House Democrats will be introducing legislation that would allow student loan borrowers impacted by the Coronavirus pandemic and the recession to discharge their student loans.
The bill, called the COVID-19 Student Loan Relief Act of 2020, would amend the bankruptcy code to allow borrowers to discharge their student loans in bankruptcy. Federal and private student loans would be eligible.
Currently, bankruptcy laws make it extremely difficult (although not impossible) to discharge student debt in bankruptcy. Borrowers must prove that they have an “undue hardship” to justify a bankruptcy discharge of their student loans, which is a very difficult standard to meet. To try to prove that they meet the standard, borrowers must go through a lengthy and sometimes expensive process called an “adversary proceeding,” which essentially involves litigating the “undue hardship” standard in bankruptcy court.
“Why are we providing protections to banks and servicers of student loans? Given where we’re at now, it has to change,” said U.S. Rep. Mary Gay Scanlon (D., Pa.), the lead sponsor of the bill.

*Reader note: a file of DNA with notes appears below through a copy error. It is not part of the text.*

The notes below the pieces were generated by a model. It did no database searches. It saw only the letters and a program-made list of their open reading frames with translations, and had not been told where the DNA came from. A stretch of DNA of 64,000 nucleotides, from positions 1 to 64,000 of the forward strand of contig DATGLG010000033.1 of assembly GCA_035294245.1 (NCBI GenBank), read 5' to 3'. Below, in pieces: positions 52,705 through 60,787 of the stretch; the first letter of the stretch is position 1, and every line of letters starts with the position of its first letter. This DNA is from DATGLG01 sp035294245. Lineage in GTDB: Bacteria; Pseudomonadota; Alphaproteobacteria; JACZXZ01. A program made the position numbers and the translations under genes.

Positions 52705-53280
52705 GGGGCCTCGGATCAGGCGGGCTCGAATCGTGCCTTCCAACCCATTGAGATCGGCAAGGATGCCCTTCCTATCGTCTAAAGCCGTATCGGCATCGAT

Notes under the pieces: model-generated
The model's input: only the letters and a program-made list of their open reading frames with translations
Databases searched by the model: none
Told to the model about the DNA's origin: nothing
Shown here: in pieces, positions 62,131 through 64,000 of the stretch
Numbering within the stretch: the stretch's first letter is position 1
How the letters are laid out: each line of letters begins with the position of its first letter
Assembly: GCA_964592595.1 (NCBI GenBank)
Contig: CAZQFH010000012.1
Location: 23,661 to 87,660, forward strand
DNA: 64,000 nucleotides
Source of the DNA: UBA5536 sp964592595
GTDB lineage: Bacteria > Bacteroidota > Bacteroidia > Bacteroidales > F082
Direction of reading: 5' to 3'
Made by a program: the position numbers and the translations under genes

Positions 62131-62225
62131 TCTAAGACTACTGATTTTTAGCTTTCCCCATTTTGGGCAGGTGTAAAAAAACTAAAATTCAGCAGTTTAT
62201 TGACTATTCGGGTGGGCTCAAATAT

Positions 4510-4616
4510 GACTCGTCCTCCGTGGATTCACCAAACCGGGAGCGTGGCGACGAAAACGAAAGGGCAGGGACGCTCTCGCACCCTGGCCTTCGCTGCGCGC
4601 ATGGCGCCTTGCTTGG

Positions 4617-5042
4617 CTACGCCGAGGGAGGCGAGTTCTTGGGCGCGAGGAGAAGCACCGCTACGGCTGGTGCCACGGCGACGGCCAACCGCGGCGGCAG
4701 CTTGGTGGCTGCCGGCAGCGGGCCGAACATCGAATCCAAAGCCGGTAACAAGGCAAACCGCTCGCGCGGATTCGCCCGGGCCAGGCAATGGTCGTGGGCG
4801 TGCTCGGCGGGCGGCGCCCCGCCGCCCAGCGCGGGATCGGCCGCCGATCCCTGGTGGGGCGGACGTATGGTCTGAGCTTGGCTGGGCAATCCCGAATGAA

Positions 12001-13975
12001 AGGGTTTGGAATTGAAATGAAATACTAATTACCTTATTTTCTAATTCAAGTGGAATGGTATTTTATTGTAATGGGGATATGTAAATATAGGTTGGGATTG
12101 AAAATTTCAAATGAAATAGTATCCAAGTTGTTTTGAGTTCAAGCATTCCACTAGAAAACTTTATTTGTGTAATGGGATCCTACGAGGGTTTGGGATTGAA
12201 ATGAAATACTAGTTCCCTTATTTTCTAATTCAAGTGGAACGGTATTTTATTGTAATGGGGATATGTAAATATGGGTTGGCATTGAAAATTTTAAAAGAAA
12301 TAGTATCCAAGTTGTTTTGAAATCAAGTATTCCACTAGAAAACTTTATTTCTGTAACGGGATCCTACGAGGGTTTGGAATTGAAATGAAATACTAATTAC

The bill would apply a means test to determine which borrowers are eligible. A borrower’s income must have declined by at least 20% due to the pandemic as compared to the prior year’s income, and the borrower’s income from the prior year must have been less than $75,000. Alternatively, a borrower with prior income of up to $125,000 must have experienced an income reduction of at least 30%. Borrowers with prior income of over $125,000 in the prior year must have experienced an income reduction of at least 40% due to the pandemic and recession.
Scanlon’s bill differs significantly from other student loan forgiveness proposals, many of which would not employ a means test or require student loan borrowers to go through the bankruptcy process, which can cause lasting credit damage. Earlier this week, over 100 civil right and consumer rights organizations sent a letter to Congress urging lawmakers to enact broad, across-the-board student debt cancellation, without limitations based on economic distress.
“This limitation excludes 25 million Americans — more than half of all borrowers,” the organizations wrote in reference to a similar means test provided by another relief bill, the HEROES Act. “We call on you to fight for student debt cancellation that helps all borrowers. Removing limitations based on economic distress would not only avoid unfair cutoffs but also ease administration.”